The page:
This is what mortals misunderstand. They say of some temporal suffering. “No future bliss can make up for it,” not knowing that Heaven, once attained, will work backwards and turn even that agony into a glory. And of some sinful pleasure they say “Let me but have this and, I’ll take the consequences”: little dreaming how damnation will spread back and back into their past and contaminate the pleasure of sin.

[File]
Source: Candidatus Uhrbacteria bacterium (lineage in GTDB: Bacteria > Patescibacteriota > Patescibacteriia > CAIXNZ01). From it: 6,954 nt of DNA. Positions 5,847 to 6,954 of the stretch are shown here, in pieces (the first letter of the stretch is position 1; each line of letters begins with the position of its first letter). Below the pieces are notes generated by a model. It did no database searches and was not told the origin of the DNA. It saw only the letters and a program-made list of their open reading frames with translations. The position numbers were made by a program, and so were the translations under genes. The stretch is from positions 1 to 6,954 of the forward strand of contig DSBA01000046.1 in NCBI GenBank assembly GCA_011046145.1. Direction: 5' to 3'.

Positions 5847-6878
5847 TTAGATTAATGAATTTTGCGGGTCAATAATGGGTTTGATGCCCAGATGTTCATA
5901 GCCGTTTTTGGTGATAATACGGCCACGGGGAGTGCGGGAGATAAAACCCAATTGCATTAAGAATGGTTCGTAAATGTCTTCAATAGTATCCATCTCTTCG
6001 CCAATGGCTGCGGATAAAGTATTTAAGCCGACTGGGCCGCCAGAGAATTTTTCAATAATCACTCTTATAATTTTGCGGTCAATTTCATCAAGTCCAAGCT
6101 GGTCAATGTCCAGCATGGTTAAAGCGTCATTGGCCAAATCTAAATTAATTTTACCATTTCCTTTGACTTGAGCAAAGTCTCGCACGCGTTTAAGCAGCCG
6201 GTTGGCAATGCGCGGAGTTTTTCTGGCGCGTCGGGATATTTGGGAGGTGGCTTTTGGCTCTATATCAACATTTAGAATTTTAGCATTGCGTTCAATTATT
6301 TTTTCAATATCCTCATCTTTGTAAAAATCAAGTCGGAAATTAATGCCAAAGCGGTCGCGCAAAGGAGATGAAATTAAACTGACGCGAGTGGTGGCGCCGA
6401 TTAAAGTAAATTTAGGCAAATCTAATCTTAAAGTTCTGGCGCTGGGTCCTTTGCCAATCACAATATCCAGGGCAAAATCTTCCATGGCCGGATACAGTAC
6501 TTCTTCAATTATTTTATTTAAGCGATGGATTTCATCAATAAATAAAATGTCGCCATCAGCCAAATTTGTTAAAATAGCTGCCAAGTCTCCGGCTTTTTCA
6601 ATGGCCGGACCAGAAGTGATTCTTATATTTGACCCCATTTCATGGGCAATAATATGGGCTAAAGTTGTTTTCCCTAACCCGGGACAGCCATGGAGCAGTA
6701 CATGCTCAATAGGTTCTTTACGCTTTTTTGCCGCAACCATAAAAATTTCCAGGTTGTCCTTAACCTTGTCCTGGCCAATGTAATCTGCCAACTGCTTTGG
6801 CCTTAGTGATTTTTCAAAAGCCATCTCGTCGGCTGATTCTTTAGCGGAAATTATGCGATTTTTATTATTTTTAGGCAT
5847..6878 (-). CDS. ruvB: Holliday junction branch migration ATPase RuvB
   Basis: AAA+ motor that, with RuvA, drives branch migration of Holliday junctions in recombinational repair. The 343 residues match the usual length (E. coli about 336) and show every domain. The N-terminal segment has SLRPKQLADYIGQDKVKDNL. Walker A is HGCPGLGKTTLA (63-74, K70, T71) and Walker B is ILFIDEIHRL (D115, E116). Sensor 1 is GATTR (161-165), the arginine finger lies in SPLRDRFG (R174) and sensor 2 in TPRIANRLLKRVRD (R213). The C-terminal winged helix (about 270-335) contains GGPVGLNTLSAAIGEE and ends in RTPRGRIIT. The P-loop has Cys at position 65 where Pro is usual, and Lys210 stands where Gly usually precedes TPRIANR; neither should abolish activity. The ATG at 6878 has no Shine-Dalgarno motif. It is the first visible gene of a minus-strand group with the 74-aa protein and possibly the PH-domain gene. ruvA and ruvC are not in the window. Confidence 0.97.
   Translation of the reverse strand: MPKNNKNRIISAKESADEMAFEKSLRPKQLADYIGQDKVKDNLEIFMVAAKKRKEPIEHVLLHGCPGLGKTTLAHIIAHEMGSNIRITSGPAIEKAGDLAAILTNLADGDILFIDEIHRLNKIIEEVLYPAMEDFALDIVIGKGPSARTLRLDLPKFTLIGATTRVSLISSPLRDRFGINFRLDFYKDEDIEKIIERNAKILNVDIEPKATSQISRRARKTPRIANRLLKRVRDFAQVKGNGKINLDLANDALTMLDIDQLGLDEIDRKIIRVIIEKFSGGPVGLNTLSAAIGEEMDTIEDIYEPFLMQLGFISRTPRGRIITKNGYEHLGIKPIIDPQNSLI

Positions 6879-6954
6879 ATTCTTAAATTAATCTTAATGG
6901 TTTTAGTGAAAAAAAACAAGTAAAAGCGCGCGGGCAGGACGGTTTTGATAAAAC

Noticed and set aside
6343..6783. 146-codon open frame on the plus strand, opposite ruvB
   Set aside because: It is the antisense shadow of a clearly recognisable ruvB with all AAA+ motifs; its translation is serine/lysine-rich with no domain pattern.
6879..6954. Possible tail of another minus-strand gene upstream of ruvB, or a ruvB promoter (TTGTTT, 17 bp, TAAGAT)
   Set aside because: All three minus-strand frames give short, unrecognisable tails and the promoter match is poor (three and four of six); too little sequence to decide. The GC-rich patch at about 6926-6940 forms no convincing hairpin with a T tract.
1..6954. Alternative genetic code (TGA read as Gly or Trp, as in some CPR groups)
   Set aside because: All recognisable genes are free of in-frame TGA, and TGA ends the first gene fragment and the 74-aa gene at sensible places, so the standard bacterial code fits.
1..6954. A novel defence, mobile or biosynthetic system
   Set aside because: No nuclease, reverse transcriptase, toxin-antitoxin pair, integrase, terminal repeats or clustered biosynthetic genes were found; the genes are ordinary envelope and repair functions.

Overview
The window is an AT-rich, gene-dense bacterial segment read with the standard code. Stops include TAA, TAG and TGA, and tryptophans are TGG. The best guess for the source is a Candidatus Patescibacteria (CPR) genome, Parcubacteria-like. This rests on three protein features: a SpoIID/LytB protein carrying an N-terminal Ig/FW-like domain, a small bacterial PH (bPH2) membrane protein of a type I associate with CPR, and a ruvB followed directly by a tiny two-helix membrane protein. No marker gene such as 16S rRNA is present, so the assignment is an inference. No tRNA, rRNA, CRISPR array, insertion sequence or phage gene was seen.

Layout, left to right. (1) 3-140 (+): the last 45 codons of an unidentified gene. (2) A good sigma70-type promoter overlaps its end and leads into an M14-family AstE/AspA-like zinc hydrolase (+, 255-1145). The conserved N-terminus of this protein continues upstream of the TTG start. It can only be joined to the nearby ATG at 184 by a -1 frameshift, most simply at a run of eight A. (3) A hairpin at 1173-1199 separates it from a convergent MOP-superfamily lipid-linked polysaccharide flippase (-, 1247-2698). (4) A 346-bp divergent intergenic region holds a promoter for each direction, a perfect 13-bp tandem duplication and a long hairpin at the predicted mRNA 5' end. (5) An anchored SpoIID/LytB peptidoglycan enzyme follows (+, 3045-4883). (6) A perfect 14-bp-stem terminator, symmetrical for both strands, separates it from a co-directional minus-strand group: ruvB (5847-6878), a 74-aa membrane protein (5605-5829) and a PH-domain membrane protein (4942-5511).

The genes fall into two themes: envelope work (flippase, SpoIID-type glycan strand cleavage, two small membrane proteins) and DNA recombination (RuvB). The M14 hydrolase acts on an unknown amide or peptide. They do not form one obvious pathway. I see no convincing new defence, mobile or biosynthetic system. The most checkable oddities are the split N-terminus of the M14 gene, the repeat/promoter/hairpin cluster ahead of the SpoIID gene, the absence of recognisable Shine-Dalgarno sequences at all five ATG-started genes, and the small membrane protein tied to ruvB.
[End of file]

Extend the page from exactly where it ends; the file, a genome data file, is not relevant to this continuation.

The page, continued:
Both processes begin even before death. The good man’s past begins to change so that his forgiven sins and remembered sorrows take on the quality of Heaven: the bad man’s past already conforms to his badness and is filled only with dreariness. And that is why, at the end of all things . . . the Blessed will say “We have never lived anywhere except in Heaven”, and the Lost, “We were always in Hell.” And both will speak truly.